Say what you will about Rian Johnson’s divisive Star Wars: The Last Jedi, but it carried an assurance of its message and a ballsiness about its execution that is completely absent in JJ Abrams’ Star Wars: The Rise of Skywalker. The Last Jedi, for every Canto Bight moment and Green Milk guzzle, was, at the very least, not respectful of Star Wars mythology and lore to the point of being afraid to build upon it or subvert it. In contrast, every scene and moment in The Rise of Skywalker is a shoddy medley that plucks scenes, images, sequences (often frame for frame or word for word) from the past eight films and blends them in such a disjointed array that one wonders what of the script is truly original. Though billed as a conclusion to the Skywalker saga, “conclusion” implies a logical end that organically builds upon the films or ideas that came before. The Rise of Skywalker fails to do even this and spends much of its time trying to appease and win back its greatest dissenters rather than remain committed to the course it has already charted. It is more than just an absence of imagination but a complete and utter failure of artistic integrity.
It is fitting for a Star Wars film to wrestle with identity given that every installment of the saga has featured a “Chosen One” type character feeling conflicted between embracing the light or dark side of the force. The Rise of Skywalker’s mission statement is three-fold in that it tries to retcon The Last Jedi, be a recapitulation of Return of the Jedi and cram every ounce of its 2 ½ hour runtime with callbacks to the films that preceded it. If the film was committed to do only one of those things, it would be problematic enough, but by attempting all three, none of the elements are properly balanced to form any sort of cohesive plot. I am fully convinced that halfway through filming the beginning part of the movie, JJ Abrams realized he was shooting verbatim from the Star Wars Jedi Fallen Order video game script, shrugged his shoulders and then continued to roll the cameras. The first third of the film focuses on the trio of heroes — Rey, Finn and Poe — looking for various artifacts which will lead them to certain people who will tell them something important (the true plot is about as vague and dull as that sentence). When there is an inkling of awareness that perhaps these “quests” are overstaying their welcome, the film switches gears to weaponizing nostalgia to such an extent that there is little time to process anything. The Emperor’s back! Lando’s back! There are Red Sith troopers, Star Destroyers and an ice planet not named Hoth. If the film focused on developing these elements more naturally instead of acting like a parent frantically checking off the ingredients for a dish they were already late preparing, then perhaps there would be more tonal balance.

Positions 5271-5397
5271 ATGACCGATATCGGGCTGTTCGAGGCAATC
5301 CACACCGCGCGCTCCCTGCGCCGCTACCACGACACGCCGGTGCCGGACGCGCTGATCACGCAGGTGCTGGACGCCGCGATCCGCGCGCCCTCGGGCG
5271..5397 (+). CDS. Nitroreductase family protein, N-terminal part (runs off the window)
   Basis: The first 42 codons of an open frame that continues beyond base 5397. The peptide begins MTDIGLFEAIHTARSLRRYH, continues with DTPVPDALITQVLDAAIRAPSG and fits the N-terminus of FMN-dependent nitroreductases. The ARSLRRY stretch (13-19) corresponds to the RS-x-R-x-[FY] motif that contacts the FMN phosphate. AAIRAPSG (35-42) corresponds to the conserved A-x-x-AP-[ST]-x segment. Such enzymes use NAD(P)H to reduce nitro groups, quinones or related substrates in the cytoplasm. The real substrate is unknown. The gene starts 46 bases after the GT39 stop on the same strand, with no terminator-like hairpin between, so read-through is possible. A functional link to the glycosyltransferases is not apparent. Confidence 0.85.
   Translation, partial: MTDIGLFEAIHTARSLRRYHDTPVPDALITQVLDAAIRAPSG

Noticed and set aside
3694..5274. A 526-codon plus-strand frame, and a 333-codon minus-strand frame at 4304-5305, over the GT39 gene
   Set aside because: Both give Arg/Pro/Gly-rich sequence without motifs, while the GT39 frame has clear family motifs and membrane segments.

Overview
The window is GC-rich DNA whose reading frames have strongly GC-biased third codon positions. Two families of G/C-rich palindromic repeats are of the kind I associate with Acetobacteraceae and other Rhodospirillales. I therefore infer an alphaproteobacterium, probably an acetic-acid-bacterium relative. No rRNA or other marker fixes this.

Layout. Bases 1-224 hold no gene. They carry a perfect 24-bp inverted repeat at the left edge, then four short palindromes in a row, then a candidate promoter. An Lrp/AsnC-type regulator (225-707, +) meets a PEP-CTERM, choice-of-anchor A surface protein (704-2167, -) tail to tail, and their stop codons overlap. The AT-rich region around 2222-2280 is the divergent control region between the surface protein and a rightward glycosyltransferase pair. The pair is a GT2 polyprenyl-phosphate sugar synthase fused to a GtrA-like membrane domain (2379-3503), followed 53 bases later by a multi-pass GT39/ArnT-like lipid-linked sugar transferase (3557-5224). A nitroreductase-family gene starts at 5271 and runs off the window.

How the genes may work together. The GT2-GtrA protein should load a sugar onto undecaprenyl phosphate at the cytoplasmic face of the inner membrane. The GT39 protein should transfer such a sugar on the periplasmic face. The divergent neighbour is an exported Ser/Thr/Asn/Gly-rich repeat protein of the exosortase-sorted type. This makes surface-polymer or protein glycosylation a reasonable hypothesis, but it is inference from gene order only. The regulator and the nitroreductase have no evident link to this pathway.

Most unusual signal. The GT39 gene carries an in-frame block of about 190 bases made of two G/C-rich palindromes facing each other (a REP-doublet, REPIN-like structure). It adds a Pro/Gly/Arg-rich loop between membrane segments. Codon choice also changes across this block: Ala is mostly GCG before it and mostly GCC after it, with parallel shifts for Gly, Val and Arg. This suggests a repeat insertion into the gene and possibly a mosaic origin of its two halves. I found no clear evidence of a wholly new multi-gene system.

Despite the convoluted story, the main cast thankfully leaves nothing to be desired, which is perhaps the highest compliment one can give to this film. The chemistry between Daisy Ridley’s Rey and Adam Driver’s Kylo Ren is the most compelling dynamic to come out of the sequel trilogy, and their points of contention and attraction with each other reach their full climax here. While Ren wants to convert Rey to the dark side, Rey is striving to eliminate him at all costs which is at the very least, an interesting inverse of their personalities from films prior. The rest of the cast remains likeable, even if their transformation and character arcs are unwarranted given the previous two films. Poe Dameron (Oscar Isaac) channels his inner Harrison Ford and becomes the cocky gunslinger imbued with heart he was always meant to be, while Finn (John Boyega) channels a gravitas that is welcome in a movie that is bereft of much drama or tension. Additionally, there are some great stills and shots that will make for excellent desktop backgrounds later.
Perhaps it is unfair of me to judge The Rise of Skywalker based on the other films, but that is exactly the lens that it wants to be seen through. It does not want to be seen with new eyes or open minds as its enjoyment is wholly contingent on how many callbacks to the other movies you can name. Rather than push the franchise forward while honoring what has come before, The Rise of Skywalker does a complete 180 and Holdo maneuvers all the way back. Compared to the other installments, this subdued, spineless and sloppy picture seems like it does not belong in the same league of films that preceded it but rather in a galaxy far, far away.
Zachary Lee is a senior in the College of Arts and Sciences. He can be reached at firstname.lastname@example.org.